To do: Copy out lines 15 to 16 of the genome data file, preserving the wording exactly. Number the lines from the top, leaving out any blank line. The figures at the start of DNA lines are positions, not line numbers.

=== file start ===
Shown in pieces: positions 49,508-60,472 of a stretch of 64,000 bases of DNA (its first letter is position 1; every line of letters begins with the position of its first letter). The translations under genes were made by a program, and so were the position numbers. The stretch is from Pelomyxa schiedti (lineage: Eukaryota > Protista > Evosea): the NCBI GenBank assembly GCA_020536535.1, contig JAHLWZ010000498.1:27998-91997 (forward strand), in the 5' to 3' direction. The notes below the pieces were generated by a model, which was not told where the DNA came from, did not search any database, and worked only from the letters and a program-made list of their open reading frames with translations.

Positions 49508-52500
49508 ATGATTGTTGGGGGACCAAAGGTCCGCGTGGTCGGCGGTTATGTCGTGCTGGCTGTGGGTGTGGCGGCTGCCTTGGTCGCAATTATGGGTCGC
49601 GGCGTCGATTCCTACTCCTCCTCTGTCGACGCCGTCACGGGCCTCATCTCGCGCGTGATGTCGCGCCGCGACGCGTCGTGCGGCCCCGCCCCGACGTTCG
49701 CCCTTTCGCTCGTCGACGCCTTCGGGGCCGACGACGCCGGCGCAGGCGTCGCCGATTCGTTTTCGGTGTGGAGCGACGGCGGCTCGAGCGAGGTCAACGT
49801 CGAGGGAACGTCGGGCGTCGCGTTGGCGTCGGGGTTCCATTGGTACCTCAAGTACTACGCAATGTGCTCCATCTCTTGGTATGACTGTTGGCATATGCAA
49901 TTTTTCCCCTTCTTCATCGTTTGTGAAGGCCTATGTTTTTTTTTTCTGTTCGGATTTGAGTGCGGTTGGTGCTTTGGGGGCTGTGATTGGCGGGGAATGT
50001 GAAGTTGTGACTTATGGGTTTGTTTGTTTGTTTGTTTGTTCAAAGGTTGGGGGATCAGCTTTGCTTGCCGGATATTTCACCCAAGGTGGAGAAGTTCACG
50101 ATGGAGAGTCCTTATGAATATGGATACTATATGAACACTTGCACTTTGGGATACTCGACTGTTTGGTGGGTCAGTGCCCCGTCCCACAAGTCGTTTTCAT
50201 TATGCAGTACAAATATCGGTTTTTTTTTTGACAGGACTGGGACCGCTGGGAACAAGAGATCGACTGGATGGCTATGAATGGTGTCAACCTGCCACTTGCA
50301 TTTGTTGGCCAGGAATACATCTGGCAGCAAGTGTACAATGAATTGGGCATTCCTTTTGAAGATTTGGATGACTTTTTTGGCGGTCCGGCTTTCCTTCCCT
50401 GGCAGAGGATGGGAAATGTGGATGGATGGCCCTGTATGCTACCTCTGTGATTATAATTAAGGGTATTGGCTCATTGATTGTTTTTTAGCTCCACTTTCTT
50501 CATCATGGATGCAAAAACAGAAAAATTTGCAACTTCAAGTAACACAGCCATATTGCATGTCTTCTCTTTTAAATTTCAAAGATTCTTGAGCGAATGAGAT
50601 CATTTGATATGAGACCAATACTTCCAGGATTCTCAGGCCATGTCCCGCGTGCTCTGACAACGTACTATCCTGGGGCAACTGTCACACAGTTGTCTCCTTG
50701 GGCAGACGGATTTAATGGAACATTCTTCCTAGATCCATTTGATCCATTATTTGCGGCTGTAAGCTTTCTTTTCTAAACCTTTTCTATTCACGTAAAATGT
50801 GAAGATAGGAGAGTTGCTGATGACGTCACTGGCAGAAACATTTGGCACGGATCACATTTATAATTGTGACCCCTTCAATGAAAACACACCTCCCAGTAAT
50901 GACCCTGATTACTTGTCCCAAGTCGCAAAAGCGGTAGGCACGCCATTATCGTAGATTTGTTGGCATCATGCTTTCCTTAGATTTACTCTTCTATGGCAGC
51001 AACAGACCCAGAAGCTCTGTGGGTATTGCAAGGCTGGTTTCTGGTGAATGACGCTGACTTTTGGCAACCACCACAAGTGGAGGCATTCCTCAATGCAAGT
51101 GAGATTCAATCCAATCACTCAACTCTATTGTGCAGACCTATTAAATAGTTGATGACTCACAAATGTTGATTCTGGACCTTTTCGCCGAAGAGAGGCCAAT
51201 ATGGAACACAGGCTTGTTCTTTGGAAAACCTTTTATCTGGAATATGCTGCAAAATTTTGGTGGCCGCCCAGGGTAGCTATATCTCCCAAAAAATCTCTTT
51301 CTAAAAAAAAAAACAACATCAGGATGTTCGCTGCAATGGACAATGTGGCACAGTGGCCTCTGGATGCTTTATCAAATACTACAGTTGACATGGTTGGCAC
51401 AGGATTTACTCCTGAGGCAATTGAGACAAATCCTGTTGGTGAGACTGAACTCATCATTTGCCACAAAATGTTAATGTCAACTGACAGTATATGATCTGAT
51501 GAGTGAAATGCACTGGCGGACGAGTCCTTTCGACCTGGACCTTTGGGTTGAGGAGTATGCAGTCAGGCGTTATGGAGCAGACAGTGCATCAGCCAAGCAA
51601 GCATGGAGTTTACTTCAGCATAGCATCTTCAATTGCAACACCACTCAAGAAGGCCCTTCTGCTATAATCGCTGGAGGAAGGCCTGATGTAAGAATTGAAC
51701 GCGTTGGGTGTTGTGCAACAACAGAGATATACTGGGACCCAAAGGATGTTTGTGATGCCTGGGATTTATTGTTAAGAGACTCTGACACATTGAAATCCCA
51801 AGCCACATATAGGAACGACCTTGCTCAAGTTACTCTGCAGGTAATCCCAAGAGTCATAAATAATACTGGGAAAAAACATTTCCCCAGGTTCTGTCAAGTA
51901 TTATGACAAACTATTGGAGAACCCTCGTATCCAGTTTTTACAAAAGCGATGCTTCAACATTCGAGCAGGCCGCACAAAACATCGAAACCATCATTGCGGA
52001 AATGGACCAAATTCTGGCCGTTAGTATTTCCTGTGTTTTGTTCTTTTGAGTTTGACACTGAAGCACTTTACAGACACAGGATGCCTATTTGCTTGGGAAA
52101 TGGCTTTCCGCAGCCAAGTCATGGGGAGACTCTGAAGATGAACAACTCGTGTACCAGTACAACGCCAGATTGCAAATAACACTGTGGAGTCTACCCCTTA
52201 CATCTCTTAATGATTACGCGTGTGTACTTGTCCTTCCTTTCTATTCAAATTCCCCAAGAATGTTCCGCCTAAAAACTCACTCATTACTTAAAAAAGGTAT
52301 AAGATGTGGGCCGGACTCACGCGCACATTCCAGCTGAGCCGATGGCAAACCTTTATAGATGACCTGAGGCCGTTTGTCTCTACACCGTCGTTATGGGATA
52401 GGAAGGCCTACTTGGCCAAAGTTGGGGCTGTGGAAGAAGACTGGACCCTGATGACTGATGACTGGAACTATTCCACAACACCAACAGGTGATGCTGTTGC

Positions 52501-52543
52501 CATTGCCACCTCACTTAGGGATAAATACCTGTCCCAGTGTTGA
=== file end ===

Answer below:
50701 GGCAGACGGATTTAATGGAACATTCTTCCTAGATCCATTTGATCCATTATTTGCGGCTGTAAGCTTTCTTTTCTAAACCTTTTCTATTCACGTAAAATGT
50801 GAAGATAGGAGAGTTGCTGATGACGTCACTGGCAGAAACATTTGGCACGGATCACATTTATAATTGTGACCCCTTCAATGAAAACACACCTCCCAGTAAT